4. The Director of Music/Music Coordinator is making plans at the same time.  She/he studies the theme of each service, schedules the type of music ministry that will be included, begins to contact those who will be involved, and starts to make selections of the anthems and service music that would be appropriate.
  5. The developing calendar is sent to others who are involved in elements of worship planning – the visuals, readings/drama, sacrament preparation, and music ministries.

Planned Events in View

In the resources that we'll be providing here during the coming months, a number of events will be included:

Ascension of Christ – Christ's ascension is a strategic part of his exaltation to the right hand of the Father to exercise his Lordship.  It should not be eclipsed by other events.  Since Ascension Day is on Thursday (40 days after Easter) some will prefer to mark it on that day.  Others will observe it in a Sunday service either the week before or after.

Pentecost Sunday – Fifty days after Easter Christ poured out the Holy Spirit on his church in Jerusalem.  Worship celebrates this event and marks its impact on the world-wide mission of the Christian Church.

Honoring Graduates – Because graduation from a certain level of education is such an important time of passage for youth, we have chosen to observe it in a worship service.  Graduation is not only an academic and educational event but also a marker in the development of youth into mature kingdom citizens who are preparing to be disciples of Christ in the world.  We have included graduates from Middle School, High School, College and Graduate Schools.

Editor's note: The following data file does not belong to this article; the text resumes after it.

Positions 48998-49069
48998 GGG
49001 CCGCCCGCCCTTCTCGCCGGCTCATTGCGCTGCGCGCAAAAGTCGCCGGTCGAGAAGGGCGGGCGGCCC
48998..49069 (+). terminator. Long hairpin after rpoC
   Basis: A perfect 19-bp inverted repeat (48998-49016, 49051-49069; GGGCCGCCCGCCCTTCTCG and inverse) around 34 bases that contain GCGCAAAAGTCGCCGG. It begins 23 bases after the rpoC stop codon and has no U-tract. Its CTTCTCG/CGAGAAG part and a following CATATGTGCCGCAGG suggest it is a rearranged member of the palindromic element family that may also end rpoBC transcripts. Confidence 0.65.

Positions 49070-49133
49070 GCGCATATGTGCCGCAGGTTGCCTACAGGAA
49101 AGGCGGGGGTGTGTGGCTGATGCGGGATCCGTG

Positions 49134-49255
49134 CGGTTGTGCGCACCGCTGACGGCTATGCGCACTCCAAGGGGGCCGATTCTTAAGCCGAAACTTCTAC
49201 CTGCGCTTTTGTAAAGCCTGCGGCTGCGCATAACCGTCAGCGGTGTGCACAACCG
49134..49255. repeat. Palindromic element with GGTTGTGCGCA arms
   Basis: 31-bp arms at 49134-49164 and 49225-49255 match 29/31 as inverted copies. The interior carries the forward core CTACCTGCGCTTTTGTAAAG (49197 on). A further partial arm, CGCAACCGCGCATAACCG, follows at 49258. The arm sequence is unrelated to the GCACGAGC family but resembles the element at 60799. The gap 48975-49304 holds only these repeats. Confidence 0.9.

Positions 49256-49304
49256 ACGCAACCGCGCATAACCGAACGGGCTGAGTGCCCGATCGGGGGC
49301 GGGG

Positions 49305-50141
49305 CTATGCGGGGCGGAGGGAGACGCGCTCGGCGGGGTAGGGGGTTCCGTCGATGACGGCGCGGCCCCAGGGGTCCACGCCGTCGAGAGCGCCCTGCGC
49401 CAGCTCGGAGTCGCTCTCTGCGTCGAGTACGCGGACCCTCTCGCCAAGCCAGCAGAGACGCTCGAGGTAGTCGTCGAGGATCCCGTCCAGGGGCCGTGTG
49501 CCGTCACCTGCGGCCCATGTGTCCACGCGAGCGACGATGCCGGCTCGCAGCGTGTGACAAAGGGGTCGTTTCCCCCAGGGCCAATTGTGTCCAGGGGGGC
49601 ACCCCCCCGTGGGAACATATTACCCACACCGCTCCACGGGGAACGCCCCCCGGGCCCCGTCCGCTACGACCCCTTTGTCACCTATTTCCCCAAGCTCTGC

Celebration of Ministries – In a healthy full-orbed congregational ministry many folks give their time, efforts and gifts from fall through spring.  Many of these efforts go unnoticed.  Christian grace includes giving thanks to them in the name of Christ, but it also includes celebrating what ministry has been accomplished together.  At the end of each “ministry” season we have dedicated one worship service to celebrate the ministries of music, education, children/youth, caring, stewardship and outreach/service.

Ordination of Office-bearers – The calendar of some congregations calls for newly elected office-bearers to begin their term midway through the calendar year.  Others do so in January.  We've included it here.  It seems fitting to ordain new office-bearers while celebrating the work of the Holy Spirit in building the Church of Christ.

Theme Services – From time to time we've allowed a specific passage of Scripture to shape the structure of an entire worship service.  It gives worshipers the opportunity to “live through” a complete passage of Scripture.  You'll find two of them presented here this summer.  “My Light and My Salvation” is a theme service on Psalm 27 scheduled for July 6.  “Praise That Won't Forget” is a theme service on Psalm 103 scheduled for July 27.

Summer Ministry of Music